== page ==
By Ronald D. Patkus, Associate Director of the Libraries for Special Collections
Listen to readings from some of the earliest letters written at Vassar:
The 150th anniversary of Vassar College provides an opportunity for members of the college community and others to reflect on the past and its connections to the present and the future. The process of reflecting—and celebrating—will of course take place in a variety of ways throughout the year. A number of events are happening on campus. Lectures sponsored by academic departments and multidisciplinary programs will be given; commissioned works of dance, theater, music and poetry will be performed; and a special course relating to the early history of the college will be offered. Off campus, several American and European cities will serve as sites for gatherings of alumnae/i and friends.
The Vassar Library is contributing to the sesquicentennial celebrations primarily through the mounting of several exhibitions and related programming. The first exhibition, on display during the spring of 2011, is "The Most Perfect Education of Body, Mind and Heart": Vassar and the Liberal Arts. The title comes from a phrase used by Matthew Vassar in a speech to the Board of Trustees in February of 1861; it summed up the goal he and his colleagues had for the new school in Poughkeepsie. Drawing on archival materials and featuring a multi-media display, the exhibition focuses on the college's earliest years, though several themes—such as the college's mission, the curriculum, and social issues—are followed through to the present. There is also a common thread, as indicated by the subtitle, and that is Vassar College's interaction with the idea of liberal education. At several points in the exhibition one views items from the college archives that invite people to think about the ways in which members of the Vassar community have interpreted the liberal arts at particular times. Has Vassar proceeded in ways that are similar to, or different from, other experiments in the liberal arts? Has Vassar's approach resulted in any special contributions to liberal arts education in the United States? Investigation of questions like these seems particularly relevant for an institution that has long been regarded as one of the premier liberal arts colleges in the United States. Along the way, we see the origin and development of some of Vassar's principal educational values, such as innovation, excellence, and diversity.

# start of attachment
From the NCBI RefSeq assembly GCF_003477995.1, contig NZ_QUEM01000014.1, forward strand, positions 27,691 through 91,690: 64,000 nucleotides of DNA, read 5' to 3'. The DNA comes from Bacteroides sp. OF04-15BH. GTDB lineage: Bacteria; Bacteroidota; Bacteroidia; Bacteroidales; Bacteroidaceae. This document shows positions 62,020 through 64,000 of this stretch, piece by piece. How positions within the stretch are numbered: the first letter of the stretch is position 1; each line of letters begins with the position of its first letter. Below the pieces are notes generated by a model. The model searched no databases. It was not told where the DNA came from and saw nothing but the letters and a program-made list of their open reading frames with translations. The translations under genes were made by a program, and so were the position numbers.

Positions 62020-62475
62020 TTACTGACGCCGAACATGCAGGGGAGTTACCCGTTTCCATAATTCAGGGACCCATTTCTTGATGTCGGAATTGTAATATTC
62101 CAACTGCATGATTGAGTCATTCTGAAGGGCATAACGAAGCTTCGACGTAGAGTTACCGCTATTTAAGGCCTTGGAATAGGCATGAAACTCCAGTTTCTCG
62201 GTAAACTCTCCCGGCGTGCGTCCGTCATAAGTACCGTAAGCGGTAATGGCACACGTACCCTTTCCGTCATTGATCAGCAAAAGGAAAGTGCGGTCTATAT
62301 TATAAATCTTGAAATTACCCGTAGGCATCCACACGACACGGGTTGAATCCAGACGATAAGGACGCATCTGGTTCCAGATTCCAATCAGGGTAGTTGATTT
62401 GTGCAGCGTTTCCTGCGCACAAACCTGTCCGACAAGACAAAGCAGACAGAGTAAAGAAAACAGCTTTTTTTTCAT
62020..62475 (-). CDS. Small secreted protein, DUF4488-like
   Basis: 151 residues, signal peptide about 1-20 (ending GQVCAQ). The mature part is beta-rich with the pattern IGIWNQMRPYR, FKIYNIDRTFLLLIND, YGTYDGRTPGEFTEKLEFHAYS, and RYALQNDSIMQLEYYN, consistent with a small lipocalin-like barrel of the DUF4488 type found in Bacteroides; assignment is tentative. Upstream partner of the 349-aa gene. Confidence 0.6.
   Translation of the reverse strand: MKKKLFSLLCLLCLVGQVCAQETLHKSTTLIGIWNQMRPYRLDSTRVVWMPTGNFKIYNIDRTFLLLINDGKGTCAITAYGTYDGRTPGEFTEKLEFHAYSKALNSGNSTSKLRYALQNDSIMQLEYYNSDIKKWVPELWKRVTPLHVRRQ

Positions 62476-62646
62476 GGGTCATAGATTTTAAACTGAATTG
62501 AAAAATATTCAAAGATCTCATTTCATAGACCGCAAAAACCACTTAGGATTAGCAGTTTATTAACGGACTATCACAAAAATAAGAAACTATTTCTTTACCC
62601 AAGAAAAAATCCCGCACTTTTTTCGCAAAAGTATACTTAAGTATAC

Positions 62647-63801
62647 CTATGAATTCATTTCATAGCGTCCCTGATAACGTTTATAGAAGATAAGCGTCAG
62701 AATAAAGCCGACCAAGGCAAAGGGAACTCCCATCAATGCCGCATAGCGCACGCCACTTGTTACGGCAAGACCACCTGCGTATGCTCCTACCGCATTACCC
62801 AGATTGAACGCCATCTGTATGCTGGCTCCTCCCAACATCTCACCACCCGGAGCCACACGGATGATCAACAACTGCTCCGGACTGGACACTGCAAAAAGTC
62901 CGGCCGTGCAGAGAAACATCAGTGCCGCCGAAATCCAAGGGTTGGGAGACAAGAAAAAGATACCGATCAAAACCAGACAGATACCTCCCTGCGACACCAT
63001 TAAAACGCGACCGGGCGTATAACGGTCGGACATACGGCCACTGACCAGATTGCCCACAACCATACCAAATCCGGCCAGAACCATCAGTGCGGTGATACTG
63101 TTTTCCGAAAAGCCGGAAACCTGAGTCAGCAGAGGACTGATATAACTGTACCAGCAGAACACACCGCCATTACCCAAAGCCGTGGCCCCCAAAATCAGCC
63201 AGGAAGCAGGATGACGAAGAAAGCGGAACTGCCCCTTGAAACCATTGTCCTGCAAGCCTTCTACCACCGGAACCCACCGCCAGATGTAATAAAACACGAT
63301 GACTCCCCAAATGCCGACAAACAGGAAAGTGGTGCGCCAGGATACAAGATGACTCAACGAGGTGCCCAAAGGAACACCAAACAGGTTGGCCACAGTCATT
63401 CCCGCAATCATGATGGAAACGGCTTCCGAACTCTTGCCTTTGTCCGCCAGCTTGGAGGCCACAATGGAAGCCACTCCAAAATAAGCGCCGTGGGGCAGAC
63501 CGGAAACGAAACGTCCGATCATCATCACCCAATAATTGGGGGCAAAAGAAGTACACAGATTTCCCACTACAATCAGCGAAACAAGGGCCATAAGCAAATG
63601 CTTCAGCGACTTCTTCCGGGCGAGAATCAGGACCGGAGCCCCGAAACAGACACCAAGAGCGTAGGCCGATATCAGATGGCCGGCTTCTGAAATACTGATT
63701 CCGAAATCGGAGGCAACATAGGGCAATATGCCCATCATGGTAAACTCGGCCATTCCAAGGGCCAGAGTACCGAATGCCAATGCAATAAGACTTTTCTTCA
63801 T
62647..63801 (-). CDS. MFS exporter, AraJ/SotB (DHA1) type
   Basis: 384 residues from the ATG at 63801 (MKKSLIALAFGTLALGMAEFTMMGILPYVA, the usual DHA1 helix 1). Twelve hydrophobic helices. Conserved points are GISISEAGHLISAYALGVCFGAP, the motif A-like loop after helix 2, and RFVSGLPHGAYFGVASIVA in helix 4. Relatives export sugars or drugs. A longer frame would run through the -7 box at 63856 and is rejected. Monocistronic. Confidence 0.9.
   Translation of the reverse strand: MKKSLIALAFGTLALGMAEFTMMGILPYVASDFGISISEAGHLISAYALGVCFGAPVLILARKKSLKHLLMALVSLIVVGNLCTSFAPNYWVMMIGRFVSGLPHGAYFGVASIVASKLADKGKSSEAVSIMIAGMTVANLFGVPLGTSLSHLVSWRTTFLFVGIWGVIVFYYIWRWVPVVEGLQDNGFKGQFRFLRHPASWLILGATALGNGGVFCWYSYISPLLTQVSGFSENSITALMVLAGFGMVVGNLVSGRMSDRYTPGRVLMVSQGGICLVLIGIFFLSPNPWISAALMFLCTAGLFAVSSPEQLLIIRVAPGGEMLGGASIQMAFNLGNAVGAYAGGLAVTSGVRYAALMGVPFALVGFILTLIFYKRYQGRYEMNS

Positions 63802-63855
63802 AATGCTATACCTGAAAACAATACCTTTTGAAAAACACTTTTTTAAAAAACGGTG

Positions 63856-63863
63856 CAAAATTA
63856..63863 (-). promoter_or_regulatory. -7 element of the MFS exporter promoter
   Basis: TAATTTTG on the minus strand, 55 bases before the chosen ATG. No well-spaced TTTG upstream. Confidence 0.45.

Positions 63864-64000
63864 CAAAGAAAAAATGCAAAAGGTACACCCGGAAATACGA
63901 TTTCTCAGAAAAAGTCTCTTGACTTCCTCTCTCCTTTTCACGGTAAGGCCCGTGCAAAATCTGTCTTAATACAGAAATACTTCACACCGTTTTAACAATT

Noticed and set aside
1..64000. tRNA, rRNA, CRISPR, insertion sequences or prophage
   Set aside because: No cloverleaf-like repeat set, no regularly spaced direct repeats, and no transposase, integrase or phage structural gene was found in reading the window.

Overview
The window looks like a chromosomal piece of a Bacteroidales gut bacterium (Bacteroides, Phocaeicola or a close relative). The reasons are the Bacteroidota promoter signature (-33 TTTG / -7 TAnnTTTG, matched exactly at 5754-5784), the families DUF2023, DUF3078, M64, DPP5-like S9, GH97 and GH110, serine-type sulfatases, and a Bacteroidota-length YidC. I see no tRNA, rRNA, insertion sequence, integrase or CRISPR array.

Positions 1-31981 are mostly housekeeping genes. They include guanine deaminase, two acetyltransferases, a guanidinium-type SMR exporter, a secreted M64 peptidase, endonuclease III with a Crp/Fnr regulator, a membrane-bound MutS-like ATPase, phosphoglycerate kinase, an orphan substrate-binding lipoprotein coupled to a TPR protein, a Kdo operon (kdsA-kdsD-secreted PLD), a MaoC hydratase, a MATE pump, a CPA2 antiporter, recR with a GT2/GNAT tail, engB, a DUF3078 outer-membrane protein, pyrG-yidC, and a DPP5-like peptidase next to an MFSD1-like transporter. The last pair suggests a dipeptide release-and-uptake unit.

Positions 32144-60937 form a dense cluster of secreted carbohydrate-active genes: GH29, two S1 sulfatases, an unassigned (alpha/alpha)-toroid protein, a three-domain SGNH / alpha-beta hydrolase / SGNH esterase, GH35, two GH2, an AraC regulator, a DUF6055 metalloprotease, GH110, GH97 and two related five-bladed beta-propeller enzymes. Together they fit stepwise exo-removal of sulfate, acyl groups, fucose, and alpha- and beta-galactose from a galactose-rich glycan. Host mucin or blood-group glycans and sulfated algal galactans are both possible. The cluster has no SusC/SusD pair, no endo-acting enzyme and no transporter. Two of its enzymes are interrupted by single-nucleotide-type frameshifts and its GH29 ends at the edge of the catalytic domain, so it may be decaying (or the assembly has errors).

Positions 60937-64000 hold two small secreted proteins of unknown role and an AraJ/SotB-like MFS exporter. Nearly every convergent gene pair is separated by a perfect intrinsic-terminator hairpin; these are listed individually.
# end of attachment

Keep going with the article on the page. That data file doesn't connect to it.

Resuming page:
This catalogue serves as a print complement to the exhibition. Its contents provide expansive considerations of Vassar and the liberal arts. In the "Introduction and Guide to the Exhibition," Special Collections Librarian Laura Finkel, who was responsible for the thematic conception and curation of the exhibition, provides a narrative description of topics that are considered in the exhibition, and points out some of the specific materials that appear in the cases. The first long essay, by Professor of History Rebecca Edwards, provides context for the early years of Vassar's history by discussing the rise of women's academies and colleges in America and abroad. Her study is especially noteworthy for its argument that education played a significant role in the early development of women's rights. The second long essay, by Dean of Planning and Academic Affairs and Professor of Classics Rachel Kitzinger, discusses liberal arts education and its roots in antiquity.
Besides the essays, the catalogue includes other useful pieces. There are a number of photographs of exhibition items, thus giving a visual sense of archival documents and artifacts in our collection. And the publication includes the text of Matthew Vassar's February 1861 statement to the Board of Trustees. This remarkable document bears re-printing, since in it we see the founder's broad vision for the institution that would bear his name. As with other items in the exhibition, it allows us to see a history to certain educational values long held by the college.
In this sesquicentennial year, I hope we will all benefit from seeing the exhibition, reading this catalogue, visiting the website, and reflecting on key aspects of Vassar's long and extraordinary history.
Matthew Vassar's eye glasses and pocket watch.
The Most Perfect Education of Body, Mind, and Heart will be on display from January to June 2011 in the Vassar College Main Library.